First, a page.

The method may further comprise displaying the content. In certain embodiments, the consumption of content may be displayed (e.g., a pie chart or text). In other embodiments, the content contributed may be displayed, and how much credit is due from the contributed content.

In certain embodiments, the content may be rated. For example, the content may be rated based on accesses (e.g., the number of entities accessing the data, or the number of accesses per content). The rating may be applied currently and/or historically (e.g., most frequently accessed today, most frequently accessed this month, most frequently accessed this year, etc.). Similarly, the accesses and/or the rating of any content can be displayed, e.g., as an X-Y plot over time. A “ratings page” may show top-rated content (overall by category) to guide users interested in being guided to top content.

Further, there may be different ratings in different categories of content (e.g., the most popular financial content, most popular analyst reports). Content may fall into one or more categories of content.

Accordingly, in one embodiment, the methods may further comprise receiving ratings of the content and displaying the received ratings.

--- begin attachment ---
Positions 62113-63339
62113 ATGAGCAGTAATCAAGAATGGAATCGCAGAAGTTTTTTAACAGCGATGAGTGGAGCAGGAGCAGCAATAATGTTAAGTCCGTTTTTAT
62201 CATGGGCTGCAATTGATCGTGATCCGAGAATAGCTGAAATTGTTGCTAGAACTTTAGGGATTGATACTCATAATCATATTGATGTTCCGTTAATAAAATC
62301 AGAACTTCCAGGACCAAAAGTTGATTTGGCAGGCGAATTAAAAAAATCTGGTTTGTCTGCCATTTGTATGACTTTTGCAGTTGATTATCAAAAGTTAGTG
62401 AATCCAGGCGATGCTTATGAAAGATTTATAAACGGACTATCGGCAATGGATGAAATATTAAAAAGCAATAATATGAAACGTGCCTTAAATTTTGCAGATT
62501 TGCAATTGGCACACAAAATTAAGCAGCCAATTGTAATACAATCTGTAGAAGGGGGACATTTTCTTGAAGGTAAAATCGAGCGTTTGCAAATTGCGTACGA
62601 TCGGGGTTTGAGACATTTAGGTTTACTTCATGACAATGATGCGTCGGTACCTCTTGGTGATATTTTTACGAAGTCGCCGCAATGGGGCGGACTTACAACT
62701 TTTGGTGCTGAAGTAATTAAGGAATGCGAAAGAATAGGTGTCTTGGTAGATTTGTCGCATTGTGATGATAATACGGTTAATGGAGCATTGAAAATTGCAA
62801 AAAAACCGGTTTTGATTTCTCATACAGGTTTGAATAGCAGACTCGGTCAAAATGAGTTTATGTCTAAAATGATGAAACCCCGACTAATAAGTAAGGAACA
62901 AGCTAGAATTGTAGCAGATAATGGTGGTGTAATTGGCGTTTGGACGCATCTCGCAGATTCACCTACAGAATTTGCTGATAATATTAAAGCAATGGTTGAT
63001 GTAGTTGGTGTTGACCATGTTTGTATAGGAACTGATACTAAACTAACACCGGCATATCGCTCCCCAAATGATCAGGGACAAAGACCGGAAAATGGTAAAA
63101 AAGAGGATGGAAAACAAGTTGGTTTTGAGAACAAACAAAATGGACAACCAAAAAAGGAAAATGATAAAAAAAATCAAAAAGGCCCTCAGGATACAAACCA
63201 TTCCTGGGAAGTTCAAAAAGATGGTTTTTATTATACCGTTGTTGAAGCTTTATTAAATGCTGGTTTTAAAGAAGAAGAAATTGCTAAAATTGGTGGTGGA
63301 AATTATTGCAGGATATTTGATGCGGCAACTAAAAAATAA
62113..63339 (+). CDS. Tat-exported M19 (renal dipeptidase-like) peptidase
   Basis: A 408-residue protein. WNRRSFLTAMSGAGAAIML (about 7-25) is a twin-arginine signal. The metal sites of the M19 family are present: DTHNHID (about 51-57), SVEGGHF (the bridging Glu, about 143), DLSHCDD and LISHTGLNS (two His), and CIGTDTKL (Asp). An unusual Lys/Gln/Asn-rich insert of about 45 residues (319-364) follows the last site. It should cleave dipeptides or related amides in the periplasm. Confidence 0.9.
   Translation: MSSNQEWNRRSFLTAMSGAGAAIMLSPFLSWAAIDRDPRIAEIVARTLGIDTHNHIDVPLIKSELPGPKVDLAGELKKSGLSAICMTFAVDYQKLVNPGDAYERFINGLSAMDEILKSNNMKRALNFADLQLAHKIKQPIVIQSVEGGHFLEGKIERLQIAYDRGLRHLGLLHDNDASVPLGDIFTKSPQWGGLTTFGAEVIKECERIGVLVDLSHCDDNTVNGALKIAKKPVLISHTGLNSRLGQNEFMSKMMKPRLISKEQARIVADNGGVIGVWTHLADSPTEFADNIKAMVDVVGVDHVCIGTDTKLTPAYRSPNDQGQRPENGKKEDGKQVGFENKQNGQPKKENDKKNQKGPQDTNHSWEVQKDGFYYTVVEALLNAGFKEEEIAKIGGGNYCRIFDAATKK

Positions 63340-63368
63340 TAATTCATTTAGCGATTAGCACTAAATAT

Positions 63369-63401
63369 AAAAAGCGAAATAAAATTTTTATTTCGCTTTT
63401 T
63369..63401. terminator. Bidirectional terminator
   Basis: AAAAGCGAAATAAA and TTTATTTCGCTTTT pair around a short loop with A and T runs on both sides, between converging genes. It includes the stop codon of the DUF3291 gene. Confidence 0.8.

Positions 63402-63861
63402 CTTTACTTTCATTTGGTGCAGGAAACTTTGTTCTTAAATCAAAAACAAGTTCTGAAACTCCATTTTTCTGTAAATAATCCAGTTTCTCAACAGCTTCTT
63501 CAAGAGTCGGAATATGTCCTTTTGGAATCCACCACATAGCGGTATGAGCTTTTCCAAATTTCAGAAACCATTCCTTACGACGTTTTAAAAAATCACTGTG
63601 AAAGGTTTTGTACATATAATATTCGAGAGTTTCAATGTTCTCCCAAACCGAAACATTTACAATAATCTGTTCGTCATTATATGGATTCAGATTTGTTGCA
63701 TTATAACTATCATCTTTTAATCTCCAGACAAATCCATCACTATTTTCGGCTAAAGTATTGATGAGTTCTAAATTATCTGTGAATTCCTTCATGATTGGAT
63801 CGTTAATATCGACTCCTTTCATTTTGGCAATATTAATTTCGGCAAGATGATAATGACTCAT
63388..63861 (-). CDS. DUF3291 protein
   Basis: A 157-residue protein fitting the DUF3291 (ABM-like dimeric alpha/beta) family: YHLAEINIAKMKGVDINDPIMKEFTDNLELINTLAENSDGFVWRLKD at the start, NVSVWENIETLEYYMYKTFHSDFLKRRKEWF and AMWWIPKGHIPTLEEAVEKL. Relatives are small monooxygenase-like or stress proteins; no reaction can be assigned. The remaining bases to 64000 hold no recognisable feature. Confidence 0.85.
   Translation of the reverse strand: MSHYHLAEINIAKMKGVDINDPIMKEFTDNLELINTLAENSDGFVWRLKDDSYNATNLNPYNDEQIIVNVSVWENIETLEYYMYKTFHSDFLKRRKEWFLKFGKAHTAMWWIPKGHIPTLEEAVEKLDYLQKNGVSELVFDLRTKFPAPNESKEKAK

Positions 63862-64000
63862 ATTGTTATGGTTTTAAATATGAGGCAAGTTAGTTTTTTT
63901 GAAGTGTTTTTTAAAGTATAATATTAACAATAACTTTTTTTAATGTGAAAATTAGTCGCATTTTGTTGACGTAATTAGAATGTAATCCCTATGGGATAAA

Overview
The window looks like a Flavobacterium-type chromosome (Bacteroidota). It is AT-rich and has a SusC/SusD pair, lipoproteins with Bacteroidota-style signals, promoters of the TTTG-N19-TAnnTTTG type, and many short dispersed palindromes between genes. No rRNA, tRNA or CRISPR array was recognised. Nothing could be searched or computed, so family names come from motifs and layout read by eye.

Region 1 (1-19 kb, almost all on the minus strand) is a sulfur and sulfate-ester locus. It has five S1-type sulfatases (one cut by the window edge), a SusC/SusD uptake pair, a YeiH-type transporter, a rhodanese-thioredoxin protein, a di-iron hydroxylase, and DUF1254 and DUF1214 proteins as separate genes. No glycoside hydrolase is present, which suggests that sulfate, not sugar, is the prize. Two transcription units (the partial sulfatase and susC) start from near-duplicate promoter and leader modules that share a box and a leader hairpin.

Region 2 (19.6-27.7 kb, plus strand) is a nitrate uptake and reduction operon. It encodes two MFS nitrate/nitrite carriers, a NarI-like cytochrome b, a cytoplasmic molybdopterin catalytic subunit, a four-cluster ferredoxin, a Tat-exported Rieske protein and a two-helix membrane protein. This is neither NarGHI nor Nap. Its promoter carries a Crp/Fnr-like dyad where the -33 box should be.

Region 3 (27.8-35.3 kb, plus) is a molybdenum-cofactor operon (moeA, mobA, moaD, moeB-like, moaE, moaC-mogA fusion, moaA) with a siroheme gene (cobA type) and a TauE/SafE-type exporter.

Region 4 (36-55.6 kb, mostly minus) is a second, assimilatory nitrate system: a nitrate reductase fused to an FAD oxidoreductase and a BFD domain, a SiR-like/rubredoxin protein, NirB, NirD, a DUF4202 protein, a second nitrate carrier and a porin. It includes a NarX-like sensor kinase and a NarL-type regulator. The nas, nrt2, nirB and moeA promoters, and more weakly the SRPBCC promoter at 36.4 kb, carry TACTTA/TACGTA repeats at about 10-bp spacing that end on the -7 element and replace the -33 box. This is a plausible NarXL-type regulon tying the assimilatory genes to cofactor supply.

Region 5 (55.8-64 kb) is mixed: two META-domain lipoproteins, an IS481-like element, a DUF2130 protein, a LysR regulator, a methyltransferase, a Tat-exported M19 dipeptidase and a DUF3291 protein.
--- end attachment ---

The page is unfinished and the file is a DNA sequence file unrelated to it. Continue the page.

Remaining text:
In certain embodiments, points may be assigned to content based on the content's ratings. The points assigned to certain contributed content can be used to calculate the credit due an entity that contributes the content (e.g., the credit itself, or a bonus payment in addition to the credit.) Points can be deleted based on poor performance on the content (e.g., less than a predetermined frequency of accesses by others is observed).

In other embodiments, a method may comprise (a) receiving content from at least one user; (b) providing a benefit to the users from whom content is received based at least in part on the content received from the user; and providing content to the users only if a condition is met.

In yet another embodiment, a method may comprise (a) providing content; (b) receiving a benefit based at least in part on the content provided; and (c) viewing content only if a condition is met.